Both the Romans and the French brought great change and technology to the British Isles. The Romans built roads that are still used today, they built bridges, aqueducts, stunning frescos and practical sewage systems; the remains of their occupation are an archaeological wonderland.

The French also left an indelible mark on England. They built Durham Castle and Cathedral, the White Tower at the Tower of London and many more magnificent buildings, many of which still stand today.

In 1086 William the Conqueror ordered an audit. Everything in the country was counted, valued and recorded in the Domesday Book.

Every invader caused change in Britain, change, which eventually turned out to be for the good of the people; but Britain didn’t have to rely solely on invaders for bloodshed, plunder and change; civil war resulted in dispossession, cruelty and flight from the homelands.

My maternal grandmother was a Rankin. The Rankin Clan in Scotland was part of the larger Clan McLean; I have the blood of the Celts.

In 1746 about twenty years before Captain Cook brought the first ships to Australia, the English army supported by battalions of European mercenaries under the Command of the Duke of Cumberland, pursued and then slaughtered the proud men and boys of Scotland at The Battle of Culloden.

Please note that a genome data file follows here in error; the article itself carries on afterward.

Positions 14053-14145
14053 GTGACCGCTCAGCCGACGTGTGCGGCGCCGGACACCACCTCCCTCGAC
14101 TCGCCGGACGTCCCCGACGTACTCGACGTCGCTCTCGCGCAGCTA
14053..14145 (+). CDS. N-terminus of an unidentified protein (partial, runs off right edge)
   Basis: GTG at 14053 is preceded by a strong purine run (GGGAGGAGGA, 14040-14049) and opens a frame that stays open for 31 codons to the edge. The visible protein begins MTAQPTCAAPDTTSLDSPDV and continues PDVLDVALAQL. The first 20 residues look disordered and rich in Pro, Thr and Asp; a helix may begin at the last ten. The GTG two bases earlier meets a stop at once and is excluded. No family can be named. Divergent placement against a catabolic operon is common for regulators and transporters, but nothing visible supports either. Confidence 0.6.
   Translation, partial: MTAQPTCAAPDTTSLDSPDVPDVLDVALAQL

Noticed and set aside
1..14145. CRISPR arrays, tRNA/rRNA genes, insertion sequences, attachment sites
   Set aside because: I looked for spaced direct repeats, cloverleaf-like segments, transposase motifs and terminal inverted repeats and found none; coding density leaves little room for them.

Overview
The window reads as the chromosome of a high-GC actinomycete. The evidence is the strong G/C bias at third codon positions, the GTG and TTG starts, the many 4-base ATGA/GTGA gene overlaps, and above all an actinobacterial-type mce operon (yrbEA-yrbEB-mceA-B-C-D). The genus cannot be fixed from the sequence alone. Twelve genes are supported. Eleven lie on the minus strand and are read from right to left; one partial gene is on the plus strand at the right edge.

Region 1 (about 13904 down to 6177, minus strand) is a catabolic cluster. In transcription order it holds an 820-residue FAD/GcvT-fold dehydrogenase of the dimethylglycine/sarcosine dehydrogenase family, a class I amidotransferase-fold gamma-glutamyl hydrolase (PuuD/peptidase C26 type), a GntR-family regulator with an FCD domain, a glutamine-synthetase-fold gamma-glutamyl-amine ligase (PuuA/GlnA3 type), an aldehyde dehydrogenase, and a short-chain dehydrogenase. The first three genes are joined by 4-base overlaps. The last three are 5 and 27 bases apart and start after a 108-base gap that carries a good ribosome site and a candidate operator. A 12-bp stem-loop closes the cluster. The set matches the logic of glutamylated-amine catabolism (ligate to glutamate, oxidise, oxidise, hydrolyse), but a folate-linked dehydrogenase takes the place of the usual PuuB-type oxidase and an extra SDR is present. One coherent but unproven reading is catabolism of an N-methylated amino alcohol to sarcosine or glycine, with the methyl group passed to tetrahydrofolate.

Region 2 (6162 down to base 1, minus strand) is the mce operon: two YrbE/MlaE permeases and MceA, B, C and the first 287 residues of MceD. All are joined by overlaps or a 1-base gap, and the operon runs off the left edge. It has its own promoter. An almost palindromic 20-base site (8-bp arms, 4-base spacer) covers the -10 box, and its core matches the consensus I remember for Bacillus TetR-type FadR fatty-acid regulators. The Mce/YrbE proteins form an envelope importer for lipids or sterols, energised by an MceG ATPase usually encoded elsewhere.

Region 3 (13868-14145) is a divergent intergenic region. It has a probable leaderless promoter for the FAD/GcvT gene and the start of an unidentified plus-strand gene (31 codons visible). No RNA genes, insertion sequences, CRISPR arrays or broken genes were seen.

All because the Scots, under the command of the French Bonnie Prince Charlie, the Pretender to the Throne of England, had the cheek to invade England and try and grab the throne.


Charlie’s army got as far as Derby, which is about a hundred and sixty kilometres north of London. When they found they didn’t have support of the English people it was all too hard, so they turned, and as the Scots claim, advanced backwards to Scotland.

After Culloden the English pursued the Highland Chiefs and killed them; they stole the Crofters cattle and sheep, burnt their Crofts and seized the land for their English Lords. This dispossession continued into the next century.

My paternal grandmother was Irish, a McGonigal from the north west coast. The Great Irish Famine was caused by greed and a potato blight. By mostly foul means the English gentry systematically acquired the small Irish farmers’ land and then leased it back to some of them to grow wheat.

The Crofters that survived were allowed a small area on which to grow potatoes; potatoes subsequently became the staple diet of Irish peasants. In 1845, about a hundred years after the Scottish rebellion, the potato blight struck.